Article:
A lot went on at the film festival on Thursday. There was a red carpet event before the screening of Indian director, actor and choreographer Farah Khan’s film Om Shanti Om (2007). Khan received the Faten Hamama prize of excellence in cinema this year. She was also supposed to be part of the International Competition jury, but as she was unable to attend, Indian actor Radhika Apte took her place. Citing family obligations, Khan arrived in Cairo a few days after the festival opened, thus missing the opening ceremony and gala.
I’m surprised by how popular Farah Khan is in Egypt. People were screaming requests to take pictures with her yesterday. Honoring what Khan called in her press conference “the spirit of India,” there was also a sari dance on the red carpet which the crowd seemed to really enjoy.
Also walking the red carpet on Thursday were the stars and crew of Egyptian film The Price (Hesham Issawi, 2015), which closes the Arab Horizons competition this year. If you’ve been following FestBeat you know that I’ve been really looking forward to watching this film. Issawi’s last film, Cairo Exit, screened at the Dubai Film Festival and Tribeca to very positive reviews. I had high hopes, like many other people.
Doors were supposed to open at 9:15 pm, but by 9 pm more people were waiting to watch The Price than the hall could accommodate. Understandably, there was a lot of tension at the doors once they opened at 9.30 pm. The Opera House staff seemed overwhelmed by the turnout and a bit frazzled.
Drama continued into the screening. In addition to the ongoing sound of people arguing at the doors, 10 minutes or so after the film started rolling, the producer (Sherif Mandour) stood up and noted that it was being screened in the wrong aspect ratio. He apologized to the audience and asked staff to figure out how to project it properly. They tried, but were unable to. This is not the first time a film has been shown in the wrong aspect ratio at CIFF this year — I noted earlier how In Your Arms (Samanou Sahlstrom, 2015) was also projected incorrectly. Fortunately, the crew for The Price were present to point out the technical fault to the audience.
The Price was somewhat of a disappointment though, especially compared to some of the other films screening in the same category. Competition in the Arab Horizons section this year is fierce, and The Price is up against some extremely sophisticated films that have really raised the bar.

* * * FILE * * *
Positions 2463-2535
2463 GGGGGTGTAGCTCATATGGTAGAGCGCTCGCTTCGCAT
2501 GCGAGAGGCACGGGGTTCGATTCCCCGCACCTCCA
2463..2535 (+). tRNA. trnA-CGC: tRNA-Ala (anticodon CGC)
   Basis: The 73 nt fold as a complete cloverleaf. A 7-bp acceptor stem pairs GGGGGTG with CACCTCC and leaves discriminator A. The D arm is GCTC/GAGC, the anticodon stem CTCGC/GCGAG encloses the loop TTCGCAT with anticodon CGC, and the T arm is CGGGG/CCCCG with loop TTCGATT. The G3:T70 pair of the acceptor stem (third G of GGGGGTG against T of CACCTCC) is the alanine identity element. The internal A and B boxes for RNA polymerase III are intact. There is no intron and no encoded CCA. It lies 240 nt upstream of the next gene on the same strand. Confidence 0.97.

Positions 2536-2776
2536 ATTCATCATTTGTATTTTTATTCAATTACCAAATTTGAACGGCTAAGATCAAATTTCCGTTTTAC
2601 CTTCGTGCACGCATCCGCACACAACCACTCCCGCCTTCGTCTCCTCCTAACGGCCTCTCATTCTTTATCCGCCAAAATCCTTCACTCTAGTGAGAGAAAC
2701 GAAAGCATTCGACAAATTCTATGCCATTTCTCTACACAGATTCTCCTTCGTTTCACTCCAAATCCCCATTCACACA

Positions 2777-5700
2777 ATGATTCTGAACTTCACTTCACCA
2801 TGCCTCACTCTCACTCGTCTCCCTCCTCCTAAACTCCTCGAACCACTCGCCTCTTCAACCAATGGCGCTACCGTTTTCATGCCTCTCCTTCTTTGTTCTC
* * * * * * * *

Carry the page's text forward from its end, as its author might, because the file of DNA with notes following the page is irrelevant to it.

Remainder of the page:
The film revolves around a taxi driver called Magdy (Amr Youssef), who is struggling economically. His wife (Sahar El Sayah) needs expensive surgery to save her life. Because of his situation, he becomes vulnerable prey for a businessman who uses him to kill a famous journalist.
Shot mostly in close-ups that add a lyrical dimension, this is a psychological drama exploring the plight of a struggling Egyptian working-class man. One thing I really like about the camera movement in this film is how it follows characters — the way it moves within each shot gives the sense that everyone is being watched. The Price is worth seeing, and it will be in cinemas soon, according to its producer.
Also yesterday, the star of the South Korean film Madonna (Shin Su-Won, 2015) was present for a Q&A. This is the only film from South Korea screening in the festival this year. One thing I have noticed about the 37th edition of CIFF is its Eastern European focus. There are a lot of films from Russia, Romania, Poland and Bosnia. Outside of the Japanese animation spotlight section, there have not been a lot of films from East Asia. Korean cinema is taking the world by storm, and I would really like to see more of it screening in Egypt.
Friday is the festival’s last day, and the winners will be announced in the closing ceremony tonight. So stay tuned for the very last post of CIFF FestBeat tomorrow, where I’ll talk about who won and general trends I have noticed this year. I’m now heading to the very last screening of CIFF37 before the winners are announced. A Present From the Past (Kawthar Younis, 2015) is most likely going to be a blast of an ending. I’m excited to see it.